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Water vessel in the form of a woman

Shipibo ainbo chomo (water vessel in the form of a woman)
ca. 1965
San Francisco de Yarinacocha, Peru
Clay, paint
23 x 28 cm
Collected by Mrs. Nicole H. Maxwell

“The intricate geometric designs are derived from the visions of murayá (shamans). Visions of these designs fill the murayá’s mind’s eye and are used by murayá for curing and combating enemies.”
—Bahuan Mëtsa, knowledge keeper, San Francisco de Yarinacocha

The Shipibo of the Ucayali River, a southern tributary of the Upper Amazon in Peru, produce some of the finest polychrome prefire slip-painted earthenware pottery in the world.1 These ceramics, like the small water vessel (ainbo chomo) shown here, embody a unique tempering technology that took more than ten millennia to perfect. The process transforms their vessels’ clay paste into a high tensile-strength composite material, allowing Shipibo ceramists to create the largest, thinnest, coil-built, complex-silhouette vessels in the Native Americas. The Shipibo are also notable in that they are one of the few indigenous groups in which the primary artists are women,2 and whose principal rite of passage is a spectacular female, not male, puberty ceremony.3 Shipibo women are also famous for creating cotton textiles woven in multiple colors, adorned with striking painted and embroidered designs.4

Shipibo art appears in multimedia covered with intricate, bilaterally symmetrical geometric designs in a baroque trilevel style.4 The upper level, executed first, consists of broad formlines in rectilinear (pontëquënëya) and curvilinear (mayaquënëya) patterns; it is enhanced by secondary parallel finelines and tertiary intricate filler elements. Each design is unique, and insightful artistry is highly valued. The artist’s inspiration is aided by covering her eyelids with the leaves of a colorfully veined iponquënë plant—named after a small but complexly patterned armor-headed catfish—in an effort to absorb their intricate tracery, as well as by dreams and visions. The designs originally derived from the hallucinogenic visions of male and rare post-menopausal female shamans using ayahuasca (or nishi), a psychotropic tea derived from the Banisteriopsis caapi vine, and strong tobacco (romë rao).6

In mythic times these patterns covered everything—the sky, trees, huts, people, animals, et cetera—in a continuous tissue of design. But due to the misdeeds of failed protohumans, this idyllic union ruptured and differentiated into floating, superimposed planes: Nëtë ŝhama (the sky world), Mai (the earth world), and Jënë ŝhama (the subaquatic underworld). Simultaneously, periodicity (day and night, or time), mortality, and speciation appeared.7 And the geometric lineaments ruptured. Now they appear only on specific design fields, such as the upper parts of fineware pottery, people’s faces, or the blades of war clubs. All these designs are pre-existent; the artist has only to grasp and fix them in her mind (shinan picotai, “the thoughts emerge”), lay them over the design field, and cut where they match that field, letting the rest of the design fade back into invisibility. The visible design remains as a window into the vast reticulate intricacy of the universe.8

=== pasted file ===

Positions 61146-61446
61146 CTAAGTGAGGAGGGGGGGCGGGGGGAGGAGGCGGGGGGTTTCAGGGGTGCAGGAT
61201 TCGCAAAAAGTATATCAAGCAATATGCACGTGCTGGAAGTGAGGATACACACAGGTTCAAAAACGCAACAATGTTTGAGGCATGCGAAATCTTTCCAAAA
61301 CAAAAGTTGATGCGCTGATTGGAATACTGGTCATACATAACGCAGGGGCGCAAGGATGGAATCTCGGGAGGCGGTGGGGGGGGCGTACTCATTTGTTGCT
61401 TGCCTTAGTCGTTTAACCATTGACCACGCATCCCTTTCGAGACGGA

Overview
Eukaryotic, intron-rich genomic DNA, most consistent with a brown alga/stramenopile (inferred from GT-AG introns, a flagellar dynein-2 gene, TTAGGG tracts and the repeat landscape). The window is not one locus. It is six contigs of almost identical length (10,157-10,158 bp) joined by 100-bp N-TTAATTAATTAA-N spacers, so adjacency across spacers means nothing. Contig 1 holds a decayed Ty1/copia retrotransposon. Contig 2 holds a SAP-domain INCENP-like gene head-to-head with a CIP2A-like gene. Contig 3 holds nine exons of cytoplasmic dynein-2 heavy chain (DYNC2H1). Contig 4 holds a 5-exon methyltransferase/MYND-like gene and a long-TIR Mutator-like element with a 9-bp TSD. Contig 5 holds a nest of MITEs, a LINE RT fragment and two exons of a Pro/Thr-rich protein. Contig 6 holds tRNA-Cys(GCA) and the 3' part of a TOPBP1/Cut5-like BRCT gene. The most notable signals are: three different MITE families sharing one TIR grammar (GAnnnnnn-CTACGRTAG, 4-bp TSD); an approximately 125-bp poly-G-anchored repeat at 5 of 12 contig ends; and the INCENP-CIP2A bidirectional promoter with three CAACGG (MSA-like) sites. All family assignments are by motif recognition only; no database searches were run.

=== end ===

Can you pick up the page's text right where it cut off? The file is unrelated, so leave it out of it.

The people of the Upper Amazon today are under severe pressure from the surrounding Spanish-speaking mestizo population, commercial fishermen who have depleted the rivers and lakes of fish, turtles, and manatees, ruining the environment and destroying the Shipibo’s subsistence base. The financial return from the tourist market,9 largely the product of women’s arts—textiles, jewelry, and pottery—is proving ever more crucial to buy the food, medicine, and access to Western education that will allow the Shipibo to survive in the modern world.10 But their beautiful polychrome pots are more than a source of income: they are little portable versions of their triple-tiered universe.11

—Peter Roe, University of Delaware; and Bahuan Mëtsa (Manuel Rengifo Barbaran, Shipibo), knowledge keeper, San Francisco de Yarinacocha

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  2. Roe, “Marginal men.”
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  5. Roe, “Marginal men.”
  6. There are at least two classes of shamans who use ayahuasca: onaya and the higher-level muraya.
  7. Roe, “Panó Huëtsa Nëtë.”
  8. Heath, “Una ventana hacia el infinito.”
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